COVID-19: ‘Underlying health conditions most at risk’

COVID-19, coronavirus, restrictions, Italy

After the words ‘coronavirus COVID-19’, you’re likely to hear that those most at risk are “the elderly and those with underlying health conditions.”

So, what are those “underlying health conditions” we should worry about if we are over the age of 60? Does that term mean anyone with a long-term health issue is doomed if they contract coronavirus?

“There is a good chance that even those who have underlying health conditions will make a full recovery from the virus, but they are at increased risk of complications such as shortness of breath, pneumonia, and in some cases, needing a machine and intensive hospital treatment to help them breathe,” Dr Amir Khan, a National Health Service doctor and Senior Lecturer at The University of Leeds School of Medicine and The University of Bradford in the UK, wrote on al-Jazeera

The incidence of coronavirus COVID-19 across the world on 17 March.
The incidence of coronavirus COVID-19 worldwide on March 17. China is in red with countries to have less than 10,000 cases in light yellow. Source: WHO

In Milan, Italy, it has been reported that the number of coronavirus cases is overwhelming the health system. Italy has the second-highest number of confirmed cases in the world.

“A lot of patients need help with breathing but there are not enough ventilators,” Martina Crivellari, an intensive care cardiac anaesthesiologist at the San Raffaele Hospital in Milan, told ITV.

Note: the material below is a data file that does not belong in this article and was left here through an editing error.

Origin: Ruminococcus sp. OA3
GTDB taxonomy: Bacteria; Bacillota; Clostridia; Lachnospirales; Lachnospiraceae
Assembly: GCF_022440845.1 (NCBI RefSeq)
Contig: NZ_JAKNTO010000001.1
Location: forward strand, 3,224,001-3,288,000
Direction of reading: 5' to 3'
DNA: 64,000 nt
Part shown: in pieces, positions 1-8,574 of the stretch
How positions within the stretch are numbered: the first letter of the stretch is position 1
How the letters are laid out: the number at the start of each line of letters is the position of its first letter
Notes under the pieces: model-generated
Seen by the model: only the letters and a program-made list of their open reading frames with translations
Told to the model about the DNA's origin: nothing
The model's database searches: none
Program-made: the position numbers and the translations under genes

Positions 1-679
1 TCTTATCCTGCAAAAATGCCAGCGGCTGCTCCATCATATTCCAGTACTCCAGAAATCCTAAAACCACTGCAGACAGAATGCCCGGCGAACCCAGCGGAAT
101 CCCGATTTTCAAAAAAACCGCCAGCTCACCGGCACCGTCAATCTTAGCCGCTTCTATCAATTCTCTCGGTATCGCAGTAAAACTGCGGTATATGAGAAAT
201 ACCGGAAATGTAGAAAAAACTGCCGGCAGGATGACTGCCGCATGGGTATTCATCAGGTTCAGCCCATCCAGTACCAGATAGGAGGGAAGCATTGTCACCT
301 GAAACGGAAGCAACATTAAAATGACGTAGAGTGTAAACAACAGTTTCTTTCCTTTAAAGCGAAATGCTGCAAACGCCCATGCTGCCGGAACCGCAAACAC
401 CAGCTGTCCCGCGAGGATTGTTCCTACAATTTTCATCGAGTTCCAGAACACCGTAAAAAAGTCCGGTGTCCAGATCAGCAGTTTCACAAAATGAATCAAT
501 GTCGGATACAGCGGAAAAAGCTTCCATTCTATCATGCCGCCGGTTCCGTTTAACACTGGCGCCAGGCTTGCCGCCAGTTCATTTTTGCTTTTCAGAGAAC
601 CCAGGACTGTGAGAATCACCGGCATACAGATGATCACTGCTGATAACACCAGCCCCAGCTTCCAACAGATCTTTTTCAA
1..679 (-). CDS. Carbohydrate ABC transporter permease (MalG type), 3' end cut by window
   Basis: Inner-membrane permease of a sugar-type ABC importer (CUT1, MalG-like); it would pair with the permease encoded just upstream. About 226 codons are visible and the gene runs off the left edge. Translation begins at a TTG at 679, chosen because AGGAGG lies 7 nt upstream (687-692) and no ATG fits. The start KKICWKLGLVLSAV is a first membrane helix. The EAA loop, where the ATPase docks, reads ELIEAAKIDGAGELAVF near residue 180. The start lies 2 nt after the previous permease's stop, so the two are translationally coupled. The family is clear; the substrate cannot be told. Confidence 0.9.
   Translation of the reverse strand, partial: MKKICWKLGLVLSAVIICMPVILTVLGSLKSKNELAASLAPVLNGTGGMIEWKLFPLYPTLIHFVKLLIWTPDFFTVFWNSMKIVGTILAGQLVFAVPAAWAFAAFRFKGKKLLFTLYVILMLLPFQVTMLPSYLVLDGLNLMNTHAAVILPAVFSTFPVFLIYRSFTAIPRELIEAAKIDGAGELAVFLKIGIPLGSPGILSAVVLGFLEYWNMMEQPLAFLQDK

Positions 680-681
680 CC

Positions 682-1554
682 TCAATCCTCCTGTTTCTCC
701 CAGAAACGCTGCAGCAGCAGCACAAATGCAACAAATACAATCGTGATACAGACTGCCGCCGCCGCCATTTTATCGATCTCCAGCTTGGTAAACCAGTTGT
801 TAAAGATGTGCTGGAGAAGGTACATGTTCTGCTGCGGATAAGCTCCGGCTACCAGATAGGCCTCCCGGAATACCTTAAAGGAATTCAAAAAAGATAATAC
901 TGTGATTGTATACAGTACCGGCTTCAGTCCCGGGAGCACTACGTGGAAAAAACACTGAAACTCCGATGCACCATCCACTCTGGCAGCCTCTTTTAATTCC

“They’ve told us that starting from now we’ll have to choose who to intubate – priority will go to the young or those without comorbidities.

“At Niguarda, the other big hospital in Milan, they are not intubating anyone over 60, which is really, really young.”

Dr Khan said that new things are being learned about the coronavirus.

“Current evidence shows that people who have diabetes (of any kind) are most at risk of developing complications and needing intensive hospital care, followed by those with underlying heart conditions, then lung conditions such as asthma and chronic obstructive pulmonary disease (COPD),” he wrote.

Dr Khan urged anyone with diabetes – 415 million people worldwide have the illness – to speak with the clinician who manages your diabetes and make sure you are on the right medication.

“Ensure you are taking your medication as prescribed. It may sound silly but lots of my patients forget to take their medication or only take it when they see fit,” he wrote.

“Improving your diet by cutting down on carbohydrate-rich foods (bread, chapattis, potatoes and pasta, as well as cakes and sweets) and increasing your physical activity levels will help to bring your blood sugars down and help give your immune system the best possible chance of fighting off the coronavirus.”

China reported 13 new cases on Tuesday, bringing the total there to 80,894 with 3,237 deaths. Italy announced 3,526 new cases, bringing the country’s total to 31,506 and 2,503 deaths. And Iran reported 1,178 new cases, the biggest 24-hour increase the country has seen, bringing its total to 16,169.

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